Style and Function Unite in this Open-Concept Kitchen

An open-concept kitchen seamlessly combines task spaces with living spaces.

<strong>Design tip<strong> Variables in selections such as plumbing style of cabinets and countertop materials can make a huge difference in your budget Ask about quality alternatives if costs start to run too high <em>Photos by Jean Allsopp<em>

Cooking is always more fun in a pretty kitchen—especially when it opens to the living area, making the prepping, chopping, and stirring part of an evening’s entertainment. When these homeowners engaged designer Sarah Jernigan to help them make over their Mountain Brook kitchen, they asked for an innovative, efficient, and smart space­ with plenty of storage that would tie into the adjacent living spaces. “The wife is a fabulous cook, so creating a more innovative kitchen was always part of their plan,” Sarah says. Traditional touches were essential to connect the kitchen to the rest of the space, and Sarah chose elegant appointments such as the chandelier above the antique breakfast table, a custom hutch and sideboard with decorative flourishes, and a soft palette of pale blue, cream, and gray.

The kitchen feeds into the living room the dining room and the screened porch as well as the friends entry from the driveway Its truly a central space yet also feels self contained Sarah Jernigan

Things We Love

Reclaimed Wood Beams: Reclaimed wood from North Alabama offers the perfect touch of rusticity to balance out the all-white kitchen.

Custom Sconces: “My dad and I made the sconces,” Sarah says. “The homeowner and I found the carvings on an antiques-buying trip, and we both fell in love with the detailing. A cabinet maker created the channels for the wires, and I purchased a simple wire-and-socket system online.” Shades are from Village Firefly.

Tiled Wall: Sarah chose an Ann Sacks hand-hewn, terra-cotta tile with a ceramic glaze. “I love the way its uneven edges create such a cool contrast to the crisp, white marble countertops,” says the designer. “We didn’t originally plan to tile the entire wall, but once we selected the tile, we realized it would beautifully complete the space while also creating the perfect backdrop for the sconces.”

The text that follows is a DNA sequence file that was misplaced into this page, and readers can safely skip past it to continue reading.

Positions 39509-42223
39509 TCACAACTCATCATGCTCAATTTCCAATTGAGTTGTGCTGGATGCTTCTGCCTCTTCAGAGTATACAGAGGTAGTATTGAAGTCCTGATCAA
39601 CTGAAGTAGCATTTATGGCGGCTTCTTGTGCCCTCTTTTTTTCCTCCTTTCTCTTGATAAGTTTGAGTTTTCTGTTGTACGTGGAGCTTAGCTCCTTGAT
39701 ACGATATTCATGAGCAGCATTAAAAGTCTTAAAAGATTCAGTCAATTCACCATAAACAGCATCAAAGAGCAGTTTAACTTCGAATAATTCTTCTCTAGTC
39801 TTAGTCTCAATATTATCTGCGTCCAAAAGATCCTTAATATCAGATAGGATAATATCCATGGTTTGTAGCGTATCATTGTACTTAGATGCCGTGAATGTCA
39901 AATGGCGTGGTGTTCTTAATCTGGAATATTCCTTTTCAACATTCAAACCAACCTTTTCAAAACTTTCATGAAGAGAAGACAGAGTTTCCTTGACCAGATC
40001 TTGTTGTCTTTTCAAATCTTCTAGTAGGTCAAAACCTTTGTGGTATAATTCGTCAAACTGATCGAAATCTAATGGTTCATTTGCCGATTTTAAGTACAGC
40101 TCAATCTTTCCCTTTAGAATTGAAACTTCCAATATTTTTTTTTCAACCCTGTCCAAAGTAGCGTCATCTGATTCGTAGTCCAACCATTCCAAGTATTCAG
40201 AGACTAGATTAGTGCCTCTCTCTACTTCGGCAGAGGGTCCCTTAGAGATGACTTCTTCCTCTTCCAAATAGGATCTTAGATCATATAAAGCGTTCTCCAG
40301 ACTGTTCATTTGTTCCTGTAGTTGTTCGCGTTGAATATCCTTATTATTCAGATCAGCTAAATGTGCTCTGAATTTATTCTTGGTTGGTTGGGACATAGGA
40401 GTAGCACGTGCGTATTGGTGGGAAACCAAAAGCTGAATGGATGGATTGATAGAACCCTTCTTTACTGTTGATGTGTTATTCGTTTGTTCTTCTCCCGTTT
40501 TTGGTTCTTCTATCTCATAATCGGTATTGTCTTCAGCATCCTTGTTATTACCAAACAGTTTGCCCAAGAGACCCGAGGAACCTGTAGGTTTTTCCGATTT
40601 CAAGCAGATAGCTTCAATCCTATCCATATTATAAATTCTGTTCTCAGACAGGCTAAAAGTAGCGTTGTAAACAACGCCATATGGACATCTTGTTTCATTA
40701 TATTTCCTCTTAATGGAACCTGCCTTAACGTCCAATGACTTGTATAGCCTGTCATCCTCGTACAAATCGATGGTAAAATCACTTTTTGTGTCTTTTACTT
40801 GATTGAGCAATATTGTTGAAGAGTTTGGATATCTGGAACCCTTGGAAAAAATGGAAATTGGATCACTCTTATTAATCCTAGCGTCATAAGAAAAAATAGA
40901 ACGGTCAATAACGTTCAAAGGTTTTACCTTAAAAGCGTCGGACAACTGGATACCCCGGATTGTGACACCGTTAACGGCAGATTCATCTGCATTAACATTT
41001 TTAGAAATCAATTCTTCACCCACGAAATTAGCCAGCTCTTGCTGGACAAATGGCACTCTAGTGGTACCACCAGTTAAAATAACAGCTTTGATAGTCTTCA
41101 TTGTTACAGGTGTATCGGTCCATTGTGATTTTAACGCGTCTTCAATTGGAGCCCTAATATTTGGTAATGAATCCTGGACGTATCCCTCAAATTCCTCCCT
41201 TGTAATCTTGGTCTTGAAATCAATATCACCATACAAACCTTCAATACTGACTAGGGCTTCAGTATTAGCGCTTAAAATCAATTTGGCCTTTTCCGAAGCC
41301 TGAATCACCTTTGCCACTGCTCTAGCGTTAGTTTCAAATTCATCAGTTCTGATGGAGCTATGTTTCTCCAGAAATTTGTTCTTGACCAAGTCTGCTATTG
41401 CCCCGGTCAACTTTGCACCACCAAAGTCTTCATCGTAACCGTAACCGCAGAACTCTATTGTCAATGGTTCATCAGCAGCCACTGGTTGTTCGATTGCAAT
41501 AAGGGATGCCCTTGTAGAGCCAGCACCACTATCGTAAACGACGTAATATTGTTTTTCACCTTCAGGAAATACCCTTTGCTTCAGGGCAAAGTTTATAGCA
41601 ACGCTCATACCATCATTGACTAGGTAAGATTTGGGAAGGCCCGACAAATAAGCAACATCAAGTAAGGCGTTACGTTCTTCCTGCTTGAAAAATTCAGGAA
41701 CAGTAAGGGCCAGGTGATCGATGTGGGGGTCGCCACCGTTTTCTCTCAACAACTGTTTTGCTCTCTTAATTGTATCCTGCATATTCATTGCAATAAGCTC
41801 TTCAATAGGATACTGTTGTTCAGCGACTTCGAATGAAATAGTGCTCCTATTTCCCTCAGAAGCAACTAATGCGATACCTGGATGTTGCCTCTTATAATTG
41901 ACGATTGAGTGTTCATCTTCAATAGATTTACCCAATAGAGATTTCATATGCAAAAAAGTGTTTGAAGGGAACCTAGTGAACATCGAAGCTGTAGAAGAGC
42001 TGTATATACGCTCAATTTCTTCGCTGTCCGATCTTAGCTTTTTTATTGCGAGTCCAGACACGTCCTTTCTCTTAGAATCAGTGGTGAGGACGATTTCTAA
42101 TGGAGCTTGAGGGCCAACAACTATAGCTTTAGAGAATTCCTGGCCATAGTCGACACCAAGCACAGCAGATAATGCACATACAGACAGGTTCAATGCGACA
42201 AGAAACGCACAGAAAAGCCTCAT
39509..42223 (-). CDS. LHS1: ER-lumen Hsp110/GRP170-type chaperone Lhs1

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Chef-quality Range: The wife requested a double oven, but the U-shaped configuration of the space didn’t allow for wall ovens. “With wall ovens, she would have sacrificed efficiency and some storage elements,” says Sarah. “This 48-inch Wolf range not only allows for plenty of convenient cooking space, it also makes a great statement!”

Storage Galore: Upper cabinets flanking the sink serve as appliance garages. “The island also has space for small appliances, silverware, and the necessary ‘notepad’ bin, as well as under-counter refrigeration,” says Sarah. “The homeowner and I like to call the right side of the kitchen the snack bar because it has pantry space, drawers for snacks, and a warming drawer. Everything you need just slides out for easy reach.”

The soft blues and taupes of the open living area were intended as a punctuation mark within the white neutral scheme of the adjacent kitchen Our overall goal was to create a comfortable space that emits a casual elegance says Sarah

Sarah Jernigan Dishes on Design

Biggest request? Storage! Everyone wants more drawers and cabinets with specific “assignments” so that everything has its place.

Pendants or recessed lights? I like to include a mix. Decorative lighting goes a long way in creating ambience, but you also have to consider the right lighting for the tasks at hand in a kitchen. Layering both task lighting (recessed) and ambient lighting (pendants, chandeliers, and sconces) is the best way to illuminate your space.

Open concept or separate workspace? Open concept is truly the way we live today, but some clients find it loud and chaotic. There are ways to “contain the cook” when necessary by creating a little more space between the kitchen and living areas.

Interior designer: Sarah Jernigan Designs, Inc.,, 205.802.5868 Builder and Interior wood details and finishing: Bill Meadows, Meadows Homes, Inc., 205.879.9758 Cabinets: Allen Deal, Deal’s Cabinetry Co., 334.391.1381 Cabinet color: White Dove, Benjamin Moore, Appliances: AllSouth,, 205.942.0408 Countertops: Cottage Supply Co.,, 205.664.1800 Tile/backsplash: Ann Sacks, Cabinet finishing: Coverwalls,, 205.368.3066 Dining bench: Lee Industries, Table: Ed Grier, The Nest, 205.870.1264 Living room wall color: Tapestry Beige, Benjamin Moore.

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Julie Gillis

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